Asian Stocks Plunged on Recession Fears
The Asian stocks in early Wednesday fell following a weak U.S. economic data, which fueled global recession fears. It also continued to soured investor sentiment that was already damaged by intensified trade war concerns.
Aside from that, safe-haven government bonds fared well in the wake of risk aversion in the broader markets. The benchmark U.S. Treasury yield reached its lowest level in three years.
Then, the U.S. manufacturing sector contracted in August for the first time since 2016. And it was due to concerns regarding a weak global economy and the increasing trade tensions of the United States and China.
Now, going to Asian stocks, the MSCI’s broadest index of Asia-Pacific shares outside Japan edged lower after dropping 0.85% the previous day. Japan’s Nikkei slid by 0.3%.
Similarly, Australian stocks fell 0.8%.
Senior strategist Masahiro Ichikawa stated, “There isn’t much going for the equity market following the weak U.S ISM reading. And with U.S.-China trade talks seemingly bogging down.”
Ichikawa also said that the markets would be pressuring the Fed for more even though the September rate cut priced in as the decline in U.S. yields continues to show.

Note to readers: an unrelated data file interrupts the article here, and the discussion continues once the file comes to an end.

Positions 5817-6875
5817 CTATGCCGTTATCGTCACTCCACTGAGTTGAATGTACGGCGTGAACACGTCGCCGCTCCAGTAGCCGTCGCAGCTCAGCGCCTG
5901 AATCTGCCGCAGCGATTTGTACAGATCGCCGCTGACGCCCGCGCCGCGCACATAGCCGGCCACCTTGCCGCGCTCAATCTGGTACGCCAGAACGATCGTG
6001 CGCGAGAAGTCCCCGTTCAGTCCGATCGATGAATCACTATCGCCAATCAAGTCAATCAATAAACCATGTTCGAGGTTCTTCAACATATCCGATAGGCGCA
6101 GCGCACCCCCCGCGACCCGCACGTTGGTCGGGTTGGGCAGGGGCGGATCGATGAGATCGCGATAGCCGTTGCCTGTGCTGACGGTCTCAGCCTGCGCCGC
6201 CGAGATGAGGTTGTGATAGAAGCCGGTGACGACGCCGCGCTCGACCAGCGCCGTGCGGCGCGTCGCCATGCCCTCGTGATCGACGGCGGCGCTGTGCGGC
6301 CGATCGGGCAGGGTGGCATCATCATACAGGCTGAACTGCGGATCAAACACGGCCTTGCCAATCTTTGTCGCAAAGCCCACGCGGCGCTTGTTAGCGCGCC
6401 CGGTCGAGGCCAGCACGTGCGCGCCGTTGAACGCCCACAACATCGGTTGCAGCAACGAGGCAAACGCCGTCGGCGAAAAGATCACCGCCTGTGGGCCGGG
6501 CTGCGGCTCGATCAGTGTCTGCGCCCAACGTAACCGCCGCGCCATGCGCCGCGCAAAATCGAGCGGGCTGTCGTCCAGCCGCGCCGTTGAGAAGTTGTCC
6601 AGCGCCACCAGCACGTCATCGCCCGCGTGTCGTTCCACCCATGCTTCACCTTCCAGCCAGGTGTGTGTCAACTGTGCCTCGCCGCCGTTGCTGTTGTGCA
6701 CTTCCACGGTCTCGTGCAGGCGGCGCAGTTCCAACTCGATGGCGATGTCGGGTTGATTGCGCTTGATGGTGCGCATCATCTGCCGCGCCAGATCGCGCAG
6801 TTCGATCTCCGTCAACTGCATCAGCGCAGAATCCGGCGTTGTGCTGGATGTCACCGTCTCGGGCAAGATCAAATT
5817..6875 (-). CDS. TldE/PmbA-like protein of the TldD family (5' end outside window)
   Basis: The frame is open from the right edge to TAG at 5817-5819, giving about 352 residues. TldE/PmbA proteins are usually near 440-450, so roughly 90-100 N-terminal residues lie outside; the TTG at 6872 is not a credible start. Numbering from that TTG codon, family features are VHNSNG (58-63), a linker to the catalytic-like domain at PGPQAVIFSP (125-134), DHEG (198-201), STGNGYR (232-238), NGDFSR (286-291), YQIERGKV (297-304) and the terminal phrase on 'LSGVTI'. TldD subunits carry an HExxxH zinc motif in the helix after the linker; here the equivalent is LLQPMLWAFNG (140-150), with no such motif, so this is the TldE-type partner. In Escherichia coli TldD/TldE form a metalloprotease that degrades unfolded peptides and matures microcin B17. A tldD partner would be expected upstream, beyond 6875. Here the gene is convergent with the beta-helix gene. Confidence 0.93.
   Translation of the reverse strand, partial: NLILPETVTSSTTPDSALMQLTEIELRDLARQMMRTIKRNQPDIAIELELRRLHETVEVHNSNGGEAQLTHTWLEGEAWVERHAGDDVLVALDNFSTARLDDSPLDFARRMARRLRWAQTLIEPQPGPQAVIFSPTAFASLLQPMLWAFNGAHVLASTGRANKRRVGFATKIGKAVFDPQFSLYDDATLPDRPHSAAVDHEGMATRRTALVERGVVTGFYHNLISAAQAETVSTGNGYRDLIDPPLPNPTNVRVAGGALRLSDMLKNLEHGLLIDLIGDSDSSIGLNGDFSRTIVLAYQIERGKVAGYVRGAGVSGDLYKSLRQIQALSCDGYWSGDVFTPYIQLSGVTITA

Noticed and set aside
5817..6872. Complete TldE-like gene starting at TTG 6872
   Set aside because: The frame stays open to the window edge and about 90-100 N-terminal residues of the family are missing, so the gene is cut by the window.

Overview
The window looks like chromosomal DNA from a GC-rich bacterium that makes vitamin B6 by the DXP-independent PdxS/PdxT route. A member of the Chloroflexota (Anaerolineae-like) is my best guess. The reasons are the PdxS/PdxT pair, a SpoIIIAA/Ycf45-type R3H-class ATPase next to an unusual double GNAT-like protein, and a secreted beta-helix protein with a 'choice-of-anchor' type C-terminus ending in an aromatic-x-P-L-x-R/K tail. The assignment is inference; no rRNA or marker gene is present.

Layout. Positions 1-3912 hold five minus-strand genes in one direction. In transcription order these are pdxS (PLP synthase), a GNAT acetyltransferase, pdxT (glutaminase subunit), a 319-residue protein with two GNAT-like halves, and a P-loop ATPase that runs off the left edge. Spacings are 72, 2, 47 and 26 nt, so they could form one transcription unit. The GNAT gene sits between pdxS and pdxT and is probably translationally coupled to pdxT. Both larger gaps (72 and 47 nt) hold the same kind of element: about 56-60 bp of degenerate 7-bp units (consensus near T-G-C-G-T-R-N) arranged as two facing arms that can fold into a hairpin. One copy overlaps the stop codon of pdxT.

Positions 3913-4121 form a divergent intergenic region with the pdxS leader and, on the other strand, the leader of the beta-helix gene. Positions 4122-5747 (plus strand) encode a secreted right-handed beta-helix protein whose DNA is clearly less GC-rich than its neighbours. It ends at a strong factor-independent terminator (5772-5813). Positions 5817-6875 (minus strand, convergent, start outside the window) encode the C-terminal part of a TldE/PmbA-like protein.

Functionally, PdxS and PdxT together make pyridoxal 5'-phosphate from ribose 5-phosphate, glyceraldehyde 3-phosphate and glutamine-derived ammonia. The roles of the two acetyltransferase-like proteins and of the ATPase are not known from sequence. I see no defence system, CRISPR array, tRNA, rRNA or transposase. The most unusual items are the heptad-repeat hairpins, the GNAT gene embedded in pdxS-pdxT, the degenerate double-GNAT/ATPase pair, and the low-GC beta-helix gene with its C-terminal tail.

In addition to that, traders have nearly fully priced in a 25 basis-point interest rate cut during the policy meeting of the Fed on September 17 and 18. Also, expectations for another 25 basis-point reductions implemented on October meeting increased from 53% to 61% over the past month.
Meanwhile, away from Asian stocks, usually, a decline in the U.S. yields weighs on the dollar. However, the greenback became slightly underpinned by increasing safe-haven demand. And this was due to the fears of a possible chaotic British exit from the European Union. But that chance later decreased with a setback in parliament late Tuesday for British Prime Minister Boris Johnson.
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